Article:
Films — Live-Action
- In Kung Pow! Enter the Fist, The Chosen One punches a mook in his torso so hard that a circular chunk comes out the other side. This is lampshaded by the narrator.
- Al Yankovic's UHF has a promo for the TV series Conan the Librarian where Conan splits a teen in half lengthwise for returning a borrowed book late. The shot is brief, but reveals only reddish meat within the victim.
- In Gamera vs. Guiron, Guiron kills and dismembers the monster Gyaos, then starts chopping the body into sections. Gyaos is apparently composed of solid tissue without bones.
- In the role-playing game GURPS, there is a powerful Advantage called "No Internal Organs". This means a character never suffers from complicated medical problems, because their interior becomes uniform undifferentiated tissue. (It's mostly found among plants and fungus, but...)
- In Metal Gear Rising: Revengeance, every foe Raiden faces can be bloodily dismembered, but the innards shown are rarely more detailed than a dark red texture, sometimes with bones visible. The boss Monsoon can split his body into segments that evoke this aesthetic. Somewhat justified by the fact that everyone's a cyborg.
- Happens due to the limits of rendering in Samurai Shodown fatalities. What isn't a black, empty void is an anomalous red 'flesh.'
- This trope also appears in Mortal Kombat prior to the much more detailed engine of 9, again, due to visual limitations and saving cartridge space.
- Used to save on rendering effort in Dead Rising: Zombies that are dismembered by some sort of sharp object don't even have a skeleton to speak of — their insides are clearly visible after such a cut, but all of it is a vague, pink mass with a visual effect like Spam or corned beef.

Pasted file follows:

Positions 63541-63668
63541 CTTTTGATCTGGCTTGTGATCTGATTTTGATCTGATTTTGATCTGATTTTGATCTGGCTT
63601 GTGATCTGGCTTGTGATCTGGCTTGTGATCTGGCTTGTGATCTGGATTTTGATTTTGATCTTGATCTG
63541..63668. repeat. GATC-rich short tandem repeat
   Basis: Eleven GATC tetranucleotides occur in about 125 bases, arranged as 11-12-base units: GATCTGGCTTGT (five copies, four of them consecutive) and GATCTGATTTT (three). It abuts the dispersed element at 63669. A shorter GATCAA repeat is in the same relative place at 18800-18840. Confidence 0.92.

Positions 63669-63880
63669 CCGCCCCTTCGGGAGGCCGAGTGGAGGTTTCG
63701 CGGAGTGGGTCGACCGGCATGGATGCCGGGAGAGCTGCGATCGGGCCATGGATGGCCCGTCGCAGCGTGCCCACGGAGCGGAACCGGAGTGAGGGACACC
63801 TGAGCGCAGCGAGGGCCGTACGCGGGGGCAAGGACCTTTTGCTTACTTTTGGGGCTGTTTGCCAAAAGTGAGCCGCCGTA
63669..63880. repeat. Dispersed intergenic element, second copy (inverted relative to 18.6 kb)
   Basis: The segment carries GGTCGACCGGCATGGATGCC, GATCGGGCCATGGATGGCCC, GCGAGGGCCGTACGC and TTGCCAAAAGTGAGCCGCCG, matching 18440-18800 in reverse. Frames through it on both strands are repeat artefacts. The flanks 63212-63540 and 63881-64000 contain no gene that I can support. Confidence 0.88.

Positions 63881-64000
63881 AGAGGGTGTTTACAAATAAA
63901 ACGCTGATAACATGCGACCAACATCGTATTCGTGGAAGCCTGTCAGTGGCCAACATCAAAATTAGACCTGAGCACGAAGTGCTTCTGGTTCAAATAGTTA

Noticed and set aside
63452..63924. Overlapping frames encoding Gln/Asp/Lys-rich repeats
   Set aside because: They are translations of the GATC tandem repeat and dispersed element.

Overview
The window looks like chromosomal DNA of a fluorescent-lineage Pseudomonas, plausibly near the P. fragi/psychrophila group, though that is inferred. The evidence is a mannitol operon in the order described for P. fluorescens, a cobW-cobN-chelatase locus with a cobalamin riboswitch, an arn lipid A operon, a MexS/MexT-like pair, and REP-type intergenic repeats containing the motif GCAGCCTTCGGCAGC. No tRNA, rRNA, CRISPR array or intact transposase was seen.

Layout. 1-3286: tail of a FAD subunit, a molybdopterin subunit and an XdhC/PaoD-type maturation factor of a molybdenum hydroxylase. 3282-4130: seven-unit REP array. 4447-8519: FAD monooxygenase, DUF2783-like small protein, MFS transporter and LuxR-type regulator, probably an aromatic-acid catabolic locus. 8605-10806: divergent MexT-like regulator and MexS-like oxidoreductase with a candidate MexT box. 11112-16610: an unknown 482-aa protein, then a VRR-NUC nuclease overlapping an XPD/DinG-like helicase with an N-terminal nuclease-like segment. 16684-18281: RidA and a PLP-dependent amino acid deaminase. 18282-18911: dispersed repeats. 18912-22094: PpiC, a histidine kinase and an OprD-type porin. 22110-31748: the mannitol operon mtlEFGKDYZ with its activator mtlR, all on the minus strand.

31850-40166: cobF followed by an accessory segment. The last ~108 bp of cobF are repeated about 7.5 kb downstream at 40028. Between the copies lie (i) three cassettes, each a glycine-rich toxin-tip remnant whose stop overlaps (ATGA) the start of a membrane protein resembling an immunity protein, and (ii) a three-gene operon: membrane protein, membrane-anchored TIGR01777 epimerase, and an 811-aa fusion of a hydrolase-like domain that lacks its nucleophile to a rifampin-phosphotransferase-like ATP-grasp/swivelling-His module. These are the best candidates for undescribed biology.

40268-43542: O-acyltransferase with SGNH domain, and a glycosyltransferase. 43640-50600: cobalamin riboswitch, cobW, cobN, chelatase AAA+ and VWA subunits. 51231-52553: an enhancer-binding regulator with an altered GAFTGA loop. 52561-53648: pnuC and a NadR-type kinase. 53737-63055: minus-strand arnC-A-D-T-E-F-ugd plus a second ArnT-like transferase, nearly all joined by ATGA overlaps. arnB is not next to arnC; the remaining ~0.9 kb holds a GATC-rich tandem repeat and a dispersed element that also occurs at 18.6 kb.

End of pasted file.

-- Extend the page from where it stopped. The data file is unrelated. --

- In the first Laura Bow game, The Colonel's Bequest, oiling the arm of the rusty suit of armor causes the axe it was holding to fall forward and neatly bisect Laura.
- When Talion pops an uruk's head in Middle-earth: Shadow of Mordor or Middle-earth: Shadow of War, the stump shows an overly floppy spine and black bologna.
- This Very Wiki's illustration for Dead Unicorn Trope reveals that the legendary Unicorn, when bisected, is internally composed of an undifferentiated mass of pink flesh, rainbow-colored blood, and a Cartoon Bone where you'd expect a spine to be. Truly a wondrous beast.
- SCP Foundation, SCP-3008 — "A Perfectly Normal, Regular Old IKEA". The Staff members inside SCP-3008 are seven feet tall, with short legs, long arms and no faces. When they're cut up they appear to be entirely made of skin, with no bones, organs or muscles.
- Occurs in the Darkstalkers series when characters are cut in half.
- Played with in The Simpsons' Show Within a Show, The Itchy and Scratchy Show. The titular characters are sometimes depicted made solely of red bologna, sometimes made of red bologna that can bleed, and sometimes actual organs are shown. This depends on how gruesome the scene was scripted.
- Chuck Jones' Merrie Melodies short From A to Z-Z-Z-Z has a little boy daydream that he's a deep sea diver. While underwater, he's attacked by a tiger shark. He cuts it in half with a knife and it appears to be solid tissue inside.